Management of Logistics

Management of Logistics

Logistics facilitates in getting products and services to the customers when they are needed and desired by them. It also helps in economic transactions, serving as a major enabler of growth of trade and commerce in an economy. Logistics has come to be recognized as a distinct function with the rise of mass production systems. Production and distribution is viewed as a sequential chain of extremely specialized activities. The role of logistics is to ensure availability of all the required materials before every step in this chain. Obviously inventory of raw materials, semi-finished and finished goods is necessary across this chain to ensure its smooth functioning.

The term logistics is used to describe the entire process of materials and products moving into, through and/or out of the organization. Logistics thus includes any activity involved in the management of inventory at rest (awaiting production into finished goods or distribution at the final point of sale) or in motion (during transportation). Logistics management (LM) is the management of the logistics activities. Competitive advantage is a key output of the LM process.

The scope and influence of logistics has evolved in the late 1940s. In the 1950s, and 1960s, military was the only organization which used logistics. Later, the scope of logistics has been extended beyond the army, as it has been recognized as one of the important tools for developing competitiveness. Competitive advantage means the organization has the ability to differentiate itself, in the customer’s eyes, and also is operating at a lower cost and greater profit.

Logistics in the business world have developed fast in the last twenty to twenty five years. The logistics managers have a much wider and more complex responsibilities in present environment. The logistics is a wide subject which includes several functions namely (i) information system, (ii) customer (marketing) , (iii) raw material acquirement, (iv) transportation such as  air, rail, road, and sea, (v) warehousing, and (vi) packaging etc.

LM plays a significant role in the success of the organizational operations and has a direct impact on its bottom line. It also plays a big part in customer satisfaction. It is that part of supply chain management (SCM) which plans, implements, and controls the efficient, effective forward and reverse flows and storage of goods, services and related information between the point of origin and the point of consumption in order to meet customers’ requirements. Competitive advantage can thus be gained by the organization, if it finds ways of performing the activities involved in the logistics in more effective and efficient manner than its competitors.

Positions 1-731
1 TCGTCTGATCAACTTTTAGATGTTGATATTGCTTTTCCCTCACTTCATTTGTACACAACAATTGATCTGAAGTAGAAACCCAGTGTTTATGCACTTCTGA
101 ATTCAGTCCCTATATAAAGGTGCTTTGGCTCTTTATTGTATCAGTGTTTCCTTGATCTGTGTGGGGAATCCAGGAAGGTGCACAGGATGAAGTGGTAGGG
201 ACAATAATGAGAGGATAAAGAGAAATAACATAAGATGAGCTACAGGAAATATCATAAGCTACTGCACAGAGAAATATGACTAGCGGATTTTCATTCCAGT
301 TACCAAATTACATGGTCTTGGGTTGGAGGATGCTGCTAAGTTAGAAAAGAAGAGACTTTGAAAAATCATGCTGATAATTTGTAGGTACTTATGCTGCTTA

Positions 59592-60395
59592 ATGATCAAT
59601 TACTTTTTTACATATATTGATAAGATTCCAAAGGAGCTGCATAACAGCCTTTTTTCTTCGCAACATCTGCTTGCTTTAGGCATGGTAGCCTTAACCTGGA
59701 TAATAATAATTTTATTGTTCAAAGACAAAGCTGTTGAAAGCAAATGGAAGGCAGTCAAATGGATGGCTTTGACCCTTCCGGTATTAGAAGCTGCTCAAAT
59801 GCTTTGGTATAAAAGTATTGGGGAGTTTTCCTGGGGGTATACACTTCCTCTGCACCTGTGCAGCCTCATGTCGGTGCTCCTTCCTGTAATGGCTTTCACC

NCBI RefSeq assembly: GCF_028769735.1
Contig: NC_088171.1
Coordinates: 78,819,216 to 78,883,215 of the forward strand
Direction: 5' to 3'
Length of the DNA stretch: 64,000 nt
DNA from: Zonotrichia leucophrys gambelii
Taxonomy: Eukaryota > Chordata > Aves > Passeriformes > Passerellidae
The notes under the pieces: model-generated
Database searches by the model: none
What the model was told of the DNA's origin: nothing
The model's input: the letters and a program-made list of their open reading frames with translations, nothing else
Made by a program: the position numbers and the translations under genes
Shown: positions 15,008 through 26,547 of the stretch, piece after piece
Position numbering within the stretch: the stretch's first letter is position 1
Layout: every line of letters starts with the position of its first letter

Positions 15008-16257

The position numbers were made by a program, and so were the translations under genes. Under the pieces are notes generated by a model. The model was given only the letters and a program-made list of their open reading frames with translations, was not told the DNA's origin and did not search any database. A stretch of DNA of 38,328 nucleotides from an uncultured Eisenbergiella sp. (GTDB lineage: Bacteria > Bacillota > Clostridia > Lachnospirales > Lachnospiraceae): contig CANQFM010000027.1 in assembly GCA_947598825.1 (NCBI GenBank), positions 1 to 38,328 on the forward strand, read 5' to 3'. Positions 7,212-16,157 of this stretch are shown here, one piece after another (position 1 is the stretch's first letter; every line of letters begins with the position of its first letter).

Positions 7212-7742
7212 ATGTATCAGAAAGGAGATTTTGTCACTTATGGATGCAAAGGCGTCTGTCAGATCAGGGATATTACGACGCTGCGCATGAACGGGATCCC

In the present environment, organizations are becoming more aware of, and interested in the LM. The recognition of the role and importance of logistics and the management thereof in an organization is not a recent trend but has been receiving growing attention, particularly since 1980s. Several factors have contributed to the growing focus on the LM. The factors underlying the recognition of the importance of the LM include (i) advances in technological and quantitative techniques, (ii) significant opportunities presented by e-commerce potential, (iii) development of the systems approach and total cost analysis concept. (iv) recognition of the role of logistics in the organizational customer service programme, (v) erosion of the profits because of their failure to examine functional areas where cost savings can be realized, (vi) profit leverage resulting from increased logistics efficiency, (vii) general economic conditions, (viii) recognition of the role of logistics in creating competitive advantage in the market-place, particularly in the face of domestic and foreign competition, saturated markets, and government regulation, (ix) consolidation of organizations thus increasing the importance of sound logistics practices and continued strategic planning as organizations are reorganized and product lines are combined, (x) markets, and logistics policies and practices of suppliers of consumer products, being driven by the large retailers. (xi) distributors’ stocking less with respect to organizational products, and depending more on their suppliers’ stocks than in the past, (xii) customer requirements for value-added services continuing to drive costs upwards. (xiii) increasing interest in third-party providers which handle all or part of a organization’s logistics function, particularly with increased penetration into major trade areas, (xiv) inventories continuing to be at high levels irrespective of improved forecasting, inventory and make-to-order software available, (xv) gaps in logistics support left by enterprise resource planning (ERP) systems, resulting in the need for additional bolt-on systems in the near future, (xvi) customer service activities continuing to be centralized and consolidated, and (xvii) increased focus on computer technology and distribution software.

The major objectives of LM are (i) reduction of inventory, (ii) economy of freight, (iii) reliability and consistency in delivery performance, (iv) minimum damage to the product, and (v) quicker and faster response. Normally an organization is to carry necessary inventory for satisfying the customer needs.  Efficient LM helps organization in reducing this inventory at low levels, and still fulfills the needs of the customers. Freight constitutes substantial cost. This can be suitable controlled with an effective LM system in the organization. Reliability and consistency in delivery performance contributes a lot towards customer satisfaction. Reliability and consistency in delivery performance can be substantially improved with systematic LM. Damage to materials generally takes place during the transportation, frequent handling, and warehousing. This damage can be considerably controlled with an efficient and effective LM practice. Further, LM enhances the organizational capabilities to have quicker and faster response towards issues concerning customers.  The important functions of LM include (i) order processing, (ii) inventory planning and management, (iii) warehousing, (iv) transportation, and (v) packaging.